Over the last 10 years, several solvent-free microextraction techniques for gas chromatography (GC) and mass spectrometry (MS) have been developed. Two of these techniques, solid-phase microextraction (SPME) and stir-bar sorptive extraction (SBSE), are available commercially for the analysis of volatile compounds, such as flavors in foods and beverages, and toxic organic compounds in environmental applications. Other techniques, such as open tubular trapping, inside needle capillary adsorption trap (1), in-tube SPME, capillary microextraction, needle trap, and headspace solid-phase dynamic extraction (2), were also developed for different applications. The basic principle for all of these techniques is essentially the same. Volatile and semivolatile compounds are adsorbed on a sorbent coating, often packed on the interior surface of a capillary column or stainless steel needle. After the sample is concentrated on the coating, the compounds are desorbed thermally in the heated injection port of a gas..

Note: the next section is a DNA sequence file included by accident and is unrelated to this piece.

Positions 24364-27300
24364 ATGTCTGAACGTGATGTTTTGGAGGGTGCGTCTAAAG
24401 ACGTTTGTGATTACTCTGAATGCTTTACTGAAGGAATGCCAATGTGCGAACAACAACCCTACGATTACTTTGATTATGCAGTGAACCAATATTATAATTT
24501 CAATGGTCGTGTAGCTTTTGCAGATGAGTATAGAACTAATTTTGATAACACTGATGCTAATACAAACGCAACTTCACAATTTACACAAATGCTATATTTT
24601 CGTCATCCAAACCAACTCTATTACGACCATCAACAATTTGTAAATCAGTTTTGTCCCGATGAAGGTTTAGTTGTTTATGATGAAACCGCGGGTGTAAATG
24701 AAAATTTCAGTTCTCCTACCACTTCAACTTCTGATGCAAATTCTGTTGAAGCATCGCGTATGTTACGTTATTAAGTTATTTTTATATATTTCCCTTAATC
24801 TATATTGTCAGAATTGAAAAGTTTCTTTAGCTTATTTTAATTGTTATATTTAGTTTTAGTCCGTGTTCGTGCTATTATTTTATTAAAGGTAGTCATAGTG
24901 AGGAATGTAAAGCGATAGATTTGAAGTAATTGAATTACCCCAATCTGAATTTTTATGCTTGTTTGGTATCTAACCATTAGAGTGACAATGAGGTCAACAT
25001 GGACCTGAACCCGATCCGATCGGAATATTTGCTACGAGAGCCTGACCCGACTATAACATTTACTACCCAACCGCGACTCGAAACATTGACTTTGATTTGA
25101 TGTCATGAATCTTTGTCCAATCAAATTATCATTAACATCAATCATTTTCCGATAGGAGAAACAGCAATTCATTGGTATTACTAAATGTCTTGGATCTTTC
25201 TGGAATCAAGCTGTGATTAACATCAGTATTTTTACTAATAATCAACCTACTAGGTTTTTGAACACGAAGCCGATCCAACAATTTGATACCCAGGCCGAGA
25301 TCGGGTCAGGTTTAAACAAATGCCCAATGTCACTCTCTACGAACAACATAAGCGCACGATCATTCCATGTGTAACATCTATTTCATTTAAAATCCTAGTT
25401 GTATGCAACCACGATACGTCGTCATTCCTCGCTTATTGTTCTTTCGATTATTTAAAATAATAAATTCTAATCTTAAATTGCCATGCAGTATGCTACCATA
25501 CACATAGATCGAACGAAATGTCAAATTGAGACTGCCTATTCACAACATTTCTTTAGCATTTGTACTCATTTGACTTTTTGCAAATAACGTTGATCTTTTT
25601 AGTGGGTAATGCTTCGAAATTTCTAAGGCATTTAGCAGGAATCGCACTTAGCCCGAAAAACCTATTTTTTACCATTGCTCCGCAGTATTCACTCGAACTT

Two of the most commonly occurring unpleasant odor-causing compounds in drinking water are geosmin and 2-methylisoborneol (MIB) (Figure 1). Geosmin is produced primarily by blue-green algae (cyanobacteria) and actinomycete bacteria, and MIB is produced by certain species of cyanobacteria, primarily Oscillatoria. Many environmental laboratories are required to detect these compounds as low as 1–3 ppt concentration and measure quantitatively at 5 ppt.